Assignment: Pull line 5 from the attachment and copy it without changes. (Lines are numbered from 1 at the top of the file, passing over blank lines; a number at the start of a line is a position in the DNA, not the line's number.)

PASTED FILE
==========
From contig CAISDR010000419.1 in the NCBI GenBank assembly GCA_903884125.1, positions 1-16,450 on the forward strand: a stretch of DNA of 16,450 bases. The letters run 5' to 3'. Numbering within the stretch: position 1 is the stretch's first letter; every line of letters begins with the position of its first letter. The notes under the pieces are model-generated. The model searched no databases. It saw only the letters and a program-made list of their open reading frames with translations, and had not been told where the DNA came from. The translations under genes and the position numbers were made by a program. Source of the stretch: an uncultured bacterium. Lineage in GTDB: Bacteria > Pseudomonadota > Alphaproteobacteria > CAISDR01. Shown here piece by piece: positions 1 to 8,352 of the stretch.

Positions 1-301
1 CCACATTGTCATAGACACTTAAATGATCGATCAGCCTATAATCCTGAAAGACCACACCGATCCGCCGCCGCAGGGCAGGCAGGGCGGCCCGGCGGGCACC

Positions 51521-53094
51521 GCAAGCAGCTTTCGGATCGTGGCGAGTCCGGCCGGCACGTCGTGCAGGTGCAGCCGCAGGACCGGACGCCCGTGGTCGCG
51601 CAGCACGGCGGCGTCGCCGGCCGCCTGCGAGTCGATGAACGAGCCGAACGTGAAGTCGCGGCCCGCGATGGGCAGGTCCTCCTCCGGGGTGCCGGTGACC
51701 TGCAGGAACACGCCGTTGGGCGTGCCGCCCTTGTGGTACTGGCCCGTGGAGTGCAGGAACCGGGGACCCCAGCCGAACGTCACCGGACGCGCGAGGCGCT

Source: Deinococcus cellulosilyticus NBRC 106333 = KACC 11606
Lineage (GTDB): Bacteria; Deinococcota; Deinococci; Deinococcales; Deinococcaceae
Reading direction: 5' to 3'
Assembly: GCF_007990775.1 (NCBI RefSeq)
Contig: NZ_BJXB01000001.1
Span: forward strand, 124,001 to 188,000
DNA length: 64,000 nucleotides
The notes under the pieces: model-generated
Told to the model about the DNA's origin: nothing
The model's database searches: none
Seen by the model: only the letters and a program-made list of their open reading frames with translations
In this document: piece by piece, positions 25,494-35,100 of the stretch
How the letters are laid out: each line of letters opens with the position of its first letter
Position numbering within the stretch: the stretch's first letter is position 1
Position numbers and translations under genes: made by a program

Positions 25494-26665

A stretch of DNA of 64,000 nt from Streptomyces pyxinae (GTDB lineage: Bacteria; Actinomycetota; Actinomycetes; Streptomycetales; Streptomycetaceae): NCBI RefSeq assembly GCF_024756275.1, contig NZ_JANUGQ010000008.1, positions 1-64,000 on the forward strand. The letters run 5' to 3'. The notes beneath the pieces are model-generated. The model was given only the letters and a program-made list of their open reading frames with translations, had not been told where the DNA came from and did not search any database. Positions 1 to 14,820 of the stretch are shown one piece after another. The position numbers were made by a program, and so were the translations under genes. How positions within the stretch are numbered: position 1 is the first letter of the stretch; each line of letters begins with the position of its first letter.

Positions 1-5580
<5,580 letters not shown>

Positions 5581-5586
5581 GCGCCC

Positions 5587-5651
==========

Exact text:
51521 GCAAGCAGCTTTCGGATCGTGGCGAGTCCGGCCGGCACGTCGTGCAGGTGCAGCCGCAGGACCGGACGCCCGTGGTCGCG